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Lillian Camp v. Lockheed Electronics Inc.

Decided: April 23, 1981.


On appeal from the Division of Workers' Compensation.

Matthews, Morton I. Greenberg and Coleman. The opinion of the court was delivered by Coleman, J.s.c. (temporarily assigned).


This is an appeal from a workers' compensation proceeding which found no permanent disability. Petitioner filed a workers' compensation claim petition on March 3, 1969 alleging the compensability of a December 27, 1968 fall. The petition was never amended to allege the compensability of a March 9, 1969 auto accident. On January 9, 1973 a settlement was presented to a judge of compensation in the form of an order approving settlement. In connection with that proceeding certain medical evidence was introduced. That evidence included a report of Dr. Bergman, who evaluated 2 1/2% partial total for overlapping post-traumatic neuropsychiatric disability causally related to the accident of December 27, 1968. In his report he further revealed that the medical records disclose that at the time of the X-rays following the December 27 accident petitioner had a "periosteal tear at the joint area between the distal sacral segment at the first coccygeal segment." Dr. Cannata's report, who also examined for respondent, was marked into evidence. His report disclosed the following: "January 1970 a myelogram of a lumbar spine was performed and revealed a flake fracture of L6 and S1 articulate faceltis (right side)." Dr. Cannata evaluated 17 1/2% overall, regardless of cause, for the residuals of a flake fracture of the articulate faceltis of L-6 and S-1 superimposed on a previous pre-existent congenital anomaly, and the residuals of a postoperative spinal fusion and scarring approximately eight inches in length.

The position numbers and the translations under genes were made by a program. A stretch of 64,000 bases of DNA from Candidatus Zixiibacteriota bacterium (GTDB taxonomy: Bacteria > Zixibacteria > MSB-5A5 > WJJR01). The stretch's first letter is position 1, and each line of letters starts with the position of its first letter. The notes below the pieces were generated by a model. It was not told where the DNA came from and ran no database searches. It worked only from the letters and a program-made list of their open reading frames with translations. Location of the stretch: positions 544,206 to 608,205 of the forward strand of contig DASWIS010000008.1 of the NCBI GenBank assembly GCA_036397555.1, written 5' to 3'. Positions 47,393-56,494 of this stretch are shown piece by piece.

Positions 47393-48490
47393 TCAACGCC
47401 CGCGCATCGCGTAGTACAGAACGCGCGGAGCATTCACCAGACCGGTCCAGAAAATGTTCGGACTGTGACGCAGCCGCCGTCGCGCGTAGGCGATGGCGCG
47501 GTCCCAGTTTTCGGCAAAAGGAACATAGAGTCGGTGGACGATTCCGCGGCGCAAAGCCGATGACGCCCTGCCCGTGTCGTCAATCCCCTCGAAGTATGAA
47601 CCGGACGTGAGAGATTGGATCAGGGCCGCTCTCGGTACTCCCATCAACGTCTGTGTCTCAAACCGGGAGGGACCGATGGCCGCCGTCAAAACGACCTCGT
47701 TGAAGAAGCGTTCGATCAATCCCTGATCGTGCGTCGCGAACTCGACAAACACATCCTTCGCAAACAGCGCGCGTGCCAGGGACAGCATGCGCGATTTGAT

For some unexplained reasons, counsel for petitioner never submitted the order approving settlement for the judge's signature. On October 25, 1974 the judge prepared and signed a

judgment instead of an order approving settlement. On December 30, 1974 a notice of motion for rehearing was filed and the motion was heard on December 18, 1975, at which time the settlement was vacated and a plenary trial date was set. The trial commenced on July 5, 1977 and a decision was finally rendered on April 23, 1980, finding no permanent disability related to the December 27, 1968 accident.

The facts adduced at trial showed that respondent conceded the compensability of the December 27, 1968 accident in which petitioner sustained injuries as a result of a fall. These injuries were to the coccyx, low back, buttocks and right leg. The two physicians immediately seen by the petitioner for these injuries saw her three to four times a week and treated her with diathermy, injections, medication and prescribed a back brace. During that time petitioner had pain in the coccyx, low back, leg and hips. An X-ray reportedly revealed a fractured coccyx.